Alarm in the Arctic: a cyclone threatens the ice and would have devastating consequences

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In early 2022, the Arctic experienced the strongest cyclone on record, with winds reaching 100km/h. While storms are not uncommon in the Arctic, this caused a large loss of sea ice that surprised the researchers.

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In the Arctic, sea ice — frozen seawater floating above the ocean in the polar regions — reaches its maximum coverage in March. and what is believed to be its maximum thickness in April, researchers said in a study published in living science.

However, this year, with the accumulation of sea ice, suffered a major setback that had unforeseen consequences.

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The storm that ripped through the Arctic

Between January 20 and 28, the storm developed over Greenland and it moved northeast towards the Barents Sea, where huge waves reached 8 meters in height.

Like a wild horse those waves shook up and down the sea ice on the edge of a 2-metre ice floewhile even larger waves swept 100 km towards the center of the pack.

Although weather models accurately predicted the evolution of the stormsea ​​ice models did not predict the extent to which the storm would affect ice thickness.

Six days after the storm dissipated, sea ice in stricken waters north of Norway and Russia shrank by 0.5mtwice as much as predicted by the models.

Researchers analyzed the storm in a study published Oct. 26 in the Journal of Geophysical Research: Atmospheres.

Arctic Ice Loss: An Unprecedented Concern

The six-day loss of sea ice was the largest change we could find in historical observations since 1979.and the area of ​​ice lost was 30 percent greater than the previous record,” lead author Ed Blanchard-Wrigglesworth, an atmospheric scientist at the University of Washington in Seattle, said in a statement.

“Ice models predicted some losses, but only half of what we’ve seen in the real world.”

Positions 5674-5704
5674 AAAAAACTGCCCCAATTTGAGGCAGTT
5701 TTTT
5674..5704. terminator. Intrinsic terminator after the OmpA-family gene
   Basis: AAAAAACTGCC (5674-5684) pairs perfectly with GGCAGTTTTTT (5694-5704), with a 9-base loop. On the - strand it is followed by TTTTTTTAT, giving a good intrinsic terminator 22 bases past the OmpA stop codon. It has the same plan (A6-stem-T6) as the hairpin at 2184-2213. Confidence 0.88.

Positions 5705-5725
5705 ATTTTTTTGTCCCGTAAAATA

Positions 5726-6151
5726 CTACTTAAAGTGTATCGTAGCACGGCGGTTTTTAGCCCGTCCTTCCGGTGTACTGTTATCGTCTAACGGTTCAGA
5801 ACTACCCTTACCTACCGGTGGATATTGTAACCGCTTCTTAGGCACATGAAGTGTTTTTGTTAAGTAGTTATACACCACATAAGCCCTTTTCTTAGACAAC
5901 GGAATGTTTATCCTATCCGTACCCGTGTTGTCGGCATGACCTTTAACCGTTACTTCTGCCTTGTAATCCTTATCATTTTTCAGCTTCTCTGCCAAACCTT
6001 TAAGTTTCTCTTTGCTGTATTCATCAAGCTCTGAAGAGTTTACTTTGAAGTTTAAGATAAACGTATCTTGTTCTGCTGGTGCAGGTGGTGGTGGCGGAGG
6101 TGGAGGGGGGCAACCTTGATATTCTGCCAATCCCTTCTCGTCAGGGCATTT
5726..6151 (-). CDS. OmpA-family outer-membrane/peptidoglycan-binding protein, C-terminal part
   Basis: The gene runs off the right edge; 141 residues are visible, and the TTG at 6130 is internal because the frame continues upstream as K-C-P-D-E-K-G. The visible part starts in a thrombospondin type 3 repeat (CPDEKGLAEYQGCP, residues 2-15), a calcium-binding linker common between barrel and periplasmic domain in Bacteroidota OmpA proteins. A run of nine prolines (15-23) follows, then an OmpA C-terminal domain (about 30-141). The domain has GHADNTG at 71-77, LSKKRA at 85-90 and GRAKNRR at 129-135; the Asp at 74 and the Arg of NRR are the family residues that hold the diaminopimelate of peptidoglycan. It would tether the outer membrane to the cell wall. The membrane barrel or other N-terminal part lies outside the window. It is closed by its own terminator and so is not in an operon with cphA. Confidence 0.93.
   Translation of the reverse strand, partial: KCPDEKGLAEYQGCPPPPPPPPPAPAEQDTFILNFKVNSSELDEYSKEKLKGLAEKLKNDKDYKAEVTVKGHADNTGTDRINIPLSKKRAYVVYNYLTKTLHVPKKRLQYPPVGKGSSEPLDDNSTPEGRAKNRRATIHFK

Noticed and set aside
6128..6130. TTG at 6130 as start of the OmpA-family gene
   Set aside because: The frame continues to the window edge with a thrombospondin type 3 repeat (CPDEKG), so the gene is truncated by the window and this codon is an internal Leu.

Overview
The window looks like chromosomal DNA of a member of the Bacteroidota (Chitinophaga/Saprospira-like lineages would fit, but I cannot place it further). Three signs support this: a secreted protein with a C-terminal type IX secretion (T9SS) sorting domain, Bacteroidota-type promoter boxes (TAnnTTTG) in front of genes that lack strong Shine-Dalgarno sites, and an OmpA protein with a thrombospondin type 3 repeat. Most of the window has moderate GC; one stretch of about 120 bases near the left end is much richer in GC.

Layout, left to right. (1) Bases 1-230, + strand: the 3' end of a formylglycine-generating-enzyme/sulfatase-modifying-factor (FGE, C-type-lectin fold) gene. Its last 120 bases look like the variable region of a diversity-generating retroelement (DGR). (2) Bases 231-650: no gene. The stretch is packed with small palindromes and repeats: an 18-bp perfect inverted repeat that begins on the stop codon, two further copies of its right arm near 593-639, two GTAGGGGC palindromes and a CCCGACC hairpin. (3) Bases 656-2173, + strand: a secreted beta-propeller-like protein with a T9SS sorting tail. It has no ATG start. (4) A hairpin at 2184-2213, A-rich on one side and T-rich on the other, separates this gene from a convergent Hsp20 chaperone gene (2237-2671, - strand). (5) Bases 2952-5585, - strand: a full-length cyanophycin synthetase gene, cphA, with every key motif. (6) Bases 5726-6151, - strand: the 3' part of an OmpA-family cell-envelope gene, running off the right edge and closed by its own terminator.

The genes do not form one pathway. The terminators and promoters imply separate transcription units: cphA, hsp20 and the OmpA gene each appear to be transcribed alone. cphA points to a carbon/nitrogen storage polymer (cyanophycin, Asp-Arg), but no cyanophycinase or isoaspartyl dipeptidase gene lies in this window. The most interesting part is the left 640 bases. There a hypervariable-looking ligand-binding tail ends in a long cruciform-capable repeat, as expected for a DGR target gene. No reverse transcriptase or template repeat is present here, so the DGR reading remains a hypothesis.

The study found that atmospheric heat from the storm minimally affected the area, so something else must be afoot.

The study authors also offered some insight into why the sea ice was shrinking so much and so fast.

It could be because their models miscalculated the thickness of the sea ice before the storm. Or maybe the storm’s violent waves broke up the sea ice more than expected.

It could also be that the waves kicked up deeper, warmer waters, which then rose to melt the sea ice sheet off the bottom.

Sea ice thickness is very difficult to study and model. Interactions between ice, ocean, and atmosphere affect sea ice thickness in ways that scientists don’t fully understand.

Furthermore, some of these interactions occur on a scale too small to model. For instance, Scientists know the pools of meltwater that appear above sea ice during the Arctic summer affect sea ice thickness, but this effect is difficult to model.

Meltwater puddles can also confuse satellites, which can measure those puddles as “ocean” rather than water on top of sea ice.

And as the climate warms, it’s more important than ever to understand Arctic storms and their effect on sea ice.

In a paper published in the journal Nature Communications in November, a team of NASA scientists found that sea ice loss and rising temperatures will lead to more intense storms in the Arctic by the end of the century.

Those more intense storms could bring precipitation that would melt sea would cause warmer temperatures and stir up warmer water in the depths.

Source: Clarin

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